►  At — House Speaker Chopp reflects on session — Chopp maintains HB 2123 wasn’t the raw deal portrayed by unions. It avoided the lump-sum payments that he says might have tempted workers in financial straits to take less than they should. “I feel very proud that we were able to do that.” He praised the overall worker’s-compensation deal for adopting a series of cost-cutting and reform changes favored by the House, including a rainy-day fund for the troubled system, which business lobbyists opposed. “In the final analysis, everybody had to give some,” he said.

►  In today’s (Everett) Herald — Ferry rates going up, structure of fees may change — Fares will be rising, but the size of the increase and who would pay it is under discussion and may depend on the length of one’s car and whether you walk, pedal or drive on board. This is all happening because the system must come up with an additional $310 million from fares in the next two years to keep its operating budget from sinking in red ink.

►  In Sunday’s Olympian — Maple Lane School gets brief reprieve — State budget cuts will close Maple Lane School as an institution June 30. But the juvenile prison at Grand Mound is getting a short afterlife as temporary “satellite” for the Green Hill youth prison in nearby Chehalis. Maple Lane also remains one of three potential sites for a new state receiving unit to serve Washington’s adult prison system in the next few years.




►  In the Kitsap Sun – Workers picket outside Doctors Clinic offices — Licensed practical nurse Sandy Phillips said she didn’t like it when her employer, The Doctors Clinic, made her drop her health-insurance policy last fall since she had Medicare. Unresolved health care issues like Phillips’ spurred workers represented by UFCW Local 21 to stage an informational picket outside The Doctors Clinic in Poulsbo on Saturday.

►  In the Kitsap Sun — Contractor EJB Facilities Services hands out furloughs as Navy work dries up — For the first time in its almost six-year history here, Navy base operations contractor EJB Facilities Services is forcing furloughs on its workers. About 300 hourly workers are being affected by the three forced unpaid days off. Salaried workers are not as affected.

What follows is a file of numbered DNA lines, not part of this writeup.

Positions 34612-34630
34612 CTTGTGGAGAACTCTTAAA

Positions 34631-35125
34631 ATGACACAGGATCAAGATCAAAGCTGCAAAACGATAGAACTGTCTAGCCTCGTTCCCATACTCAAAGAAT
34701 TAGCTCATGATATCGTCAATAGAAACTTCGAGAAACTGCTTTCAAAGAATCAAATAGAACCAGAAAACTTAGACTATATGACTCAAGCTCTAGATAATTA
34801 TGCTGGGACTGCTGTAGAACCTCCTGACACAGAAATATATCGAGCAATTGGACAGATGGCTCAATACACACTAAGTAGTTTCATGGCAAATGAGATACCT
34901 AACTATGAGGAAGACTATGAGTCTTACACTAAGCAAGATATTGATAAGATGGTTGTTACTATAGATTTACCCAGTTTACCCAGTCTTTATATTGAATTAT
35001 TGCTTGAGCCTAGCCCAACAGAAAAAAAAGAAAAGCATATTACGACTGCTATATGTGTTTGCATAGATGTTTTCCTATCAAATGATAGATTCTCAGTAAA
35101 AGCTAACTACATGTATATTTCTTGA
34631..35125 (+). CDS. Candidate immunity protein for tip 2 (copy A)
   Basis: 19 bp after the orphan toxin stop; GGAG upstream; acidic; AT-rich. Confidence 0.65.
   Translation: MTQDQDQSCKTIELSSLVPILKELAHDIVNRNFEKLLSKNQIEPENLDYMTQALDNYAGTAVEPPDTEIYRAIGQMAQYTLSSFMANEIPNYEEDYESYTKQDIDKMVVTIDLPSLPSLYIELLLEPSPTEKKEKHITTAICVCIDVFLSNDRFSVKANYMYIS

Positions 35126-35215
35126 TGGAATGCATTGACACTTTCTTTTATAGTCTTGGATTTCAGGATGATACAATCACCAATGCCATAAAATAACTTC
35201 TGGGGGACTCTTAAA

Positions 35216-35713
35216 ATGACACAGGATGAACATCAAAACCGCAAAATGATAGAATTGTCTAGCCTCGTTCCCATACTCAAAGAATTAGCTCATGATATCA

►  In today’s Washington Post — Obama pitches jobs initiatives — Bedeviled by a bleak employment picture, President Barack Obama is pushing for more private sector hiring while seeking to protect his own job during a two-day domestic trip that aims to raise his political profile in two key states and with an important Hispanic constituency.

►  In today’s NY Times — Obama reaches out to win Wall Street cash — A recent meeting with Wall Street executives, organized by the Democratic National Committee, kicked off an aggressive push by the president to win back the allegiance of one of his most vital sources of campaign cash — in part by trying to convince Wall Street that his policies, far from undercutting the investor class, have helped bring banks and financial markets back to health.

►  In the Washington Post — Gridlocking the lives of the jobless (E.J. Dionne column) — All the spending cuts in the world will do Obama no good if unemployment next year is anywhere close to where it is now. Changing the message and the policies coming out of Washington is urgent. A deficit deal that ignores the unemployed will flunk the dual test the voters set up in 2010.

►  From Yahoo! News — Congressional travel spikes, despite vows of austerity — With gas prices pinching the wallet and the national debt mounting, members of Congress proclaim that they feel Americans’ pain and are committed to cutting back. Just not one of their favorite perks—globetrotting to far-flung locations at the expense of taxpayers and special interests.

►  At TPM — Feingold addresses anti-Walker protesters: “We will not stop until we win” — Former Sen. Russ Feingold (D-WI), who was defeated for re-election in the 2010 Republican wave after three terms, has now begun to re-emerge into the public eye — taking part in the protests against Republican Gov. Scott Walker that have been going on pretty much non-stop for the last few months at the state Capitol.

►  In today’s NY Times — Medicare saves money (editorial) — Privatizing health insurance for seniors, which is what Mr. Lieberman is in effect proposing — and which is the essence of the G.O.P. plan — hurts rather than helps the cause of cost control. If we really want to hold down costs, we should be seeking to offer Medicare-type programs to as many Americans as possible.


The Stand posts links to Washington state and national news of interest every weekday morning by 9 a.m. Make this electronic “clip service” your first stop each morning! These links are functional on the date of posting, but sometimes expire.